Will the Equality Act squash girls' hopes for athletic scholarships?
Another college scholarship scandal is brewing. It does not involve bribery or wealthy celebrities but is potentially more far-reaching. I am referring to the Equality Act, which will require schools across the nation to allow male students to compete in female sports — meaning it's the male students who will be sweeping up the college scholarships.
Girls working toward sports scholarships to get into college will be out of the running.
At this point, 17 states allow high school athletes to compete with members of the opposite sex without requiring cross-sex hormone therapy, surgery, medical diagnosis, or even social transition. This means that boys can freely compete against girls just by checking a box saying they identify as females.
Connecticut is one of those states. For example, earlier this year, Terry Miller and Andraya Yearwood, two males, won the girls' state track championships for the second year in a row. Miller even set a new girls' state indoor record in the 55-meter race.
In response, in June, three female track and field athletes filed a federal civil rights complaint saying that the Connecticut "policy on transgender athletes has cost them top finishes in races and possibly college scholarships."
The Equality Act would render complaints like this void. It would codify the discriminatory Connecticut state policy into federal law — and enforce similar policies on all states across the nation.
Supporters of the Equality Act say it will enhance equality for transgender people. But the reality is that it will create in-equality for females, especially girls in high school sports.
Laws on sexual orientation and gender identity (SOGI laws) are controversial at all levels of women's sports, but for high school girls, they present a devastating barrier to getting a college education. Most people don't realize how rare athletic scholarships are: two percent of high school athletes are awarded scholarships to compete in college. College coaches and recruiters frequently attend high school regional and state athletic competitions, scouting talent for these scholarship offers. That's what makes these competitions such high-stakes events for female athletes.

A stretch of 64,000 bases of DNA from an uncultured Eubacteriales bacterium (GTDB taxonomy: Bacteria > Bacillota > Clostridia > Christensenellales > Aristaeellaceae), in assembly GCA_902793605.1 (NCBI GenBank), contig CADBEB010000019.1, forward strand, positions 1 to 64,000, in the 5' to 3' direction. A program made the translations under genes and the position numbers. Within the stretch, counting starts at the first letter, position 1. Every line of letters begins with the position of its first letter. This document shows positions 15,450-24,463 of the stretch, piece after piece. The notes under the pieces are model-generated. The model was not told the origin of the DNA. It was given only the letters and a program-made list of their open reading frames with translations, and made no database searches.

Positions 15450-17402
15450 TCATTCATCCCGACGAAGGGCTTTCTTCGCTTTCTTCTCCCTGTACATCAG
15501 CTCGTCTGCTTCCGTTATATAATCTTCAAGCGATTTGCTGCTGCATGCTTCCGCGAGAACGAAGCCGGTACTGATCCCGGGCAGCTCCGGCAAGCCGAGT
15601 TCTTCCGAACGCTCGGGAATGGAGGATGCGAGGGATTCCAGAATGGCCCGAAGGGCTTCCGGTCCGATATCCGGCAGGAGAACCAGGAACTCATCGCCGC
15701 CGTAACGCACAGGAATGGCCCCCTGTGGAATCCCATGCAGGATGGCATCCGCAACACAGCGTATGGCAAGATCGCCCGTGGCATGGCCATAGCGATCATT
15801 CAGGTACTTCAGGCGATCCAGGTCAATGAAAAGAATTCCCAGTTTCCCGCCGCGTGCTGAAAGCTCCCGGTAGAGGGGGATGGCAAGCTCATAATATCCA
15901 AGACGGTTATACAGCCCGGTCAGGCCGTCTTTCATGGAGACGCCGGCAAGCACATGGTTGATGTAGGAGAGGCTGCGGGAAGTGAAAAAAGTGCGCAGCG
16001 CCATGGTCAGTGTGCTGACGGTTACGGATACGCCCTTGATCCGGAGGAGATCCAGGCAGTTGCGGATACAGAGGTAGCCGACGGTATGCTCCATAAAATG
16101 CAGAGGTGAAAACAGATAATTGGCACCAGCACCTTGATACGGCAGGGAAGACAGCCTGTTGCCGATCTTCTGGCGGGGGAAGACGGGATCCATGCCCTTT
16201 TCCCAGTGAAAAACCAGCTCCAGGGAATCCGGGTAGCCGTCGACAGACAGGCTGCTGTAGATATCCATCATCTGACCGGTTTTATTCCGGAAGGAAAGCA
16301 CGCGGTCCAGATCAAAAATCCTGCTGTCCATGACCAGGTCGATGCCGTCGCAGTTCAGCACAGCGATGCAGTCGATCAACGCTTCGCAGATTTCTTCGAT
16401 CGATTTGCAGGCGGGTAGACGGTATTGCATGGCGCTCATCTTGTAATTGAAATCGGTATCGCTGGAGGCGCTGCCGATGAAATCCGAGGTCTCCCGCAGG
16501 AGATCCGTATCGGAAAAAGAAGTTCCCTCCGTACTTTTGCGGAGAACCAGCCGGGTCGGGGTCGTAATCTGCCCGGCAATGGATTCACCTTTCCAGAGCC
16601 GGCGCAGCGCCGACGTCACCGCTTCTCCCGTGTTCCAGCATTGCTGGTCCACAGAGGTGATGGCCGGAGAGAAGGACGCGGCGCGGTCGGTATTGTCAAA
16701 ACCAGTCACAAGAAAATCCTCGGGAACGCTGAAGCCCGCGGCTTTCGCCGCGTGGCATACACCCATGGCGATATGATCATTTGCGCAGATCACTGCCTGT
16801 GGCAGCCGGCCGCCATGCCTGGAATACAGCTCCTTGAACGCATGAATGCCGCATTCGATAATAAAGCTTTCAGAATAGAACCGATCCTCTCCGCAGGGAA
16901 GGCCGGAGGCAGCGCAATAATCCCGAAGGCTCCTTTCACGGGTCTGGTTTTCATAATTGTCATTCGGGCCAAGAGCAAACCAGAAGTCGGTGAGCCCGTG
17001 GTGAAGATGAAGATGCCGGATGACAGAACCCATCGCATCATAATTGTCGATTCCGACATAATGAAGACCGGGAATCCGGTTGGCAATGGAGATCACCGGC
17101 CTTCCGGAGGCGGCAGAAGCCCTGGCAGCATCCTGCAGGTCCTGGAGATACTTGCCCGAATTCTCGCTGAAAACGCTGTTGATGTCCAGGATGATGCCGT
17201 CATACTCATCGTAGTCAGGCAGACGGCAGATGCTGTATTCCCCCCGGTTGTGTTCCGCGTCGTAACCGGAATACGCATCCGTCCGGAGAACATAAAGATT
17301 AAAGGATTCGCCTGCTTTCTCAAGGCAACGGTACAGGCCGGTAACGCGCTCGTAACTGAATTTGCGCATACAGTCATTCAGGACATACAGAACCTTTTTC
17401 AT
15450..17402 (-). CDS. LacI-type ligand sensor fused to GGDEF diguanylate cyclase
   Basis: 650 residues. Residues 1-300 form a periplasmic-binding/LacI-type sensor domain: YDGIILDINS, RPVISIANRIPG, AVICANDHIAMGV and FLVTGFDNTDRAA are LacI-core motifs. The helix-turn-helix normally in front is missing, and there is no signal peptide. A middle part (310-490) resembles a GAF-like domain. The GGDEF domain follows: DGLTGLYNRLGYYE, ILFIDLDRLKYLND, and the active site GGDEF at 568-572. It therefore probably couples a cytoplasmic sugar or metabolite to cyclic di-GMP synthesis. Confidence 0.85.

Selina Soule, one of the female students who filed the discrimination complaint, says the loss kept her from qualifying for the New England regionals and running for the recruiters. "Fair is no longer the norm. The chance to advance, the chance to win, is all over for us that are 'just' girls."
Imagine the pain and disappointment of thousands of females who are "just girls" — and their parents — who sacrificed time and money to train and practice to compete for a tiny number of scholarships, only to have their one chance stolen by a male who did nothing more than say he identifies as a female.
A study of track and field athletes at Duke University underscores how unfair it is to pit women against men. The study found that the world's most elite female runners are bested by non-elite men — and even high school boys. For example, Team USA sprinter Allyson Felix has the most World Championship medals in history. But in 2018 alone, 275 high school boys ran faster than Felix's lifetime best, on 783 separate occasions. The Duke study concluded that testosterone is the single most important determinant of success in most competitive sports.
The impact biological differences have when it comes to high school sports cannot be ignored —particularly when winning can be the difference between a girl's going to college or not. As feminist Meghan Murphy writes, "There is no self-identifying out of biological reality."
When I was a high school student, it was a scholarship that opened the door for me to attend university. As the child of migrant field workers, I could not possibly afford college. But I made a 1590 on my SAT, and the scholarship enabled me to live the American dream. That same opportunity should be available to female high school athletes. They should not be shut out by being required to compete with athletes who have the physical advantage conferred by years of testosterone production.
In May, the Equality Act crossed a major milestone when it was approved by the U.S. House of Representatives. Next the Senate will have to decide whether to bring it forward for a vote. The Equality Act is bad law disguised as equal opportunity. If it passes, it codifies a policy that potentially discriminates against an estimated 2.9 million female high school athletes. It violates the civil rights of young girls, denying them due process and closing the door on any protest or debate.
Do not let Congress end the debate without addressing the likely harm to the future of these young athletes. Contact your members of Congress and tell them to vote no on the federal Equality Act.
Maria Martinez is an attorney in Texas.